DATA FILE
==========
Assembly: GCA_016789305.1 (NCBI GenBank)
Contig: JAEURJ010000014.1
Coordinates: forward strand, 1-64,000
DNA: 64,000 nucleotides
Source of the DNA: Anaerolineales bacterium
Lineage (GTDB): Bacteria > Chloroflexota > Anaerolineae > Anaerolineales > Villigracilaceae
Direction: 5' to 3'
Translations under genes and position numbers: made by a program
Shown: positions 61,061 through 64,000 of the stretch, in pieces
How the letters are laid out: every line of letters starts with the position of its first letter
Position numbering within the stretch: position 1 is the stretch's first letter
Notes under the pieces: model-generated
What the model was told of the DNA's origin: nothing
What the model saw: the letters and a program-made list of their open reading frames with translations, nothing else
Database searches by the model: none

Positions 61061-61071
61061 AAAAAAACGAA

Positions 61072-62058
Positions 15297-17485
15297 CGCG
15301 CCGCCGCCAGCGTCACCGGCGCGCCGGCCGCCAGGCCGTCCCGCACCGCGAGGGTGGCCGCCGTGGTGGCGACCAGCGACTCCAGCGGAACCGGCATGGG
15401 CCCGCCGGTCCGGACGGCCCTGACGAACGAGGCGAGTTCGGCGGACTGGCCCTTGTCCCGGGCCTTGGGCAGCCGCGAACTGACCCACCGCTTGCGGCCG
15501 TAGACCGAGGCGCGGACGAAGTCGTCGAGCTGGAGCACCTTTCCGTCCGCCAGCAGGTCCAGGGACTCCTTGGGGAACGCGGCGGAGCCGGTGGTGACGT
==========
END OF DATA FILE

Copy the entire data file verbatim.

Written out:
Assembly: GCA_016789305.1 (NCBI GenBank)
Contig: JAEURJ010000014.1
Coordinates: forward strand, 1-64,000
DNA: 64,000 nucleotides
Source of the DNA: Anaerolineales bacterium
Lineage (GTDB): Bacteria > Chloroflexota > Anaerolineae > Anaerolineales > Villigracilaceae
Direction: 5' to 3'
Translations under genes and position numbers: made by a program
Shown: positions 61,061 through 64,000 of the stretch, in pieces
How the letters are laid out: every line of letters starts with the position of its first letter
Position numbering within the stretch: position 1 is the stretch's first letter
Notes under the pieces: model-generated
What the model was told of the DNA's origin: nothing
What the model saw: the letters and a program-made list of their open reading frames with translations, nothing else
Database searches by the model: none

Positions 61061-61071
61061 AAAAAAACGAA

Positions 61072-62058
Positions 15297-17485
15297 CGCG
15301 CCGCCGCCAGCGTCACCGGCGCGCCGGCCGCCAGGCCGTCCCGCACCGCGAGGGTGGCCGCCGTGGTGGCGACCAGCGACTCCAGCGGAACCGGCATGGG
15401 CCCGCCGGTCCGGACGGCCCTGACGAACGAGGCGAGTTCGGCGGACTGGCCCTTGTCCCGGGCCTTGGGCAGCCGCGAACTGACCCACCGCTTGCGGCCG
15501 TAGACCGAGGCGCGGACGAAGTCGTCGAGCTGGAGCACCTTTCCGTCCGCCAGCAGGTCCAGGGACTCCTTGGGGAACGCGGCGGAGCCGGTGGTGACGT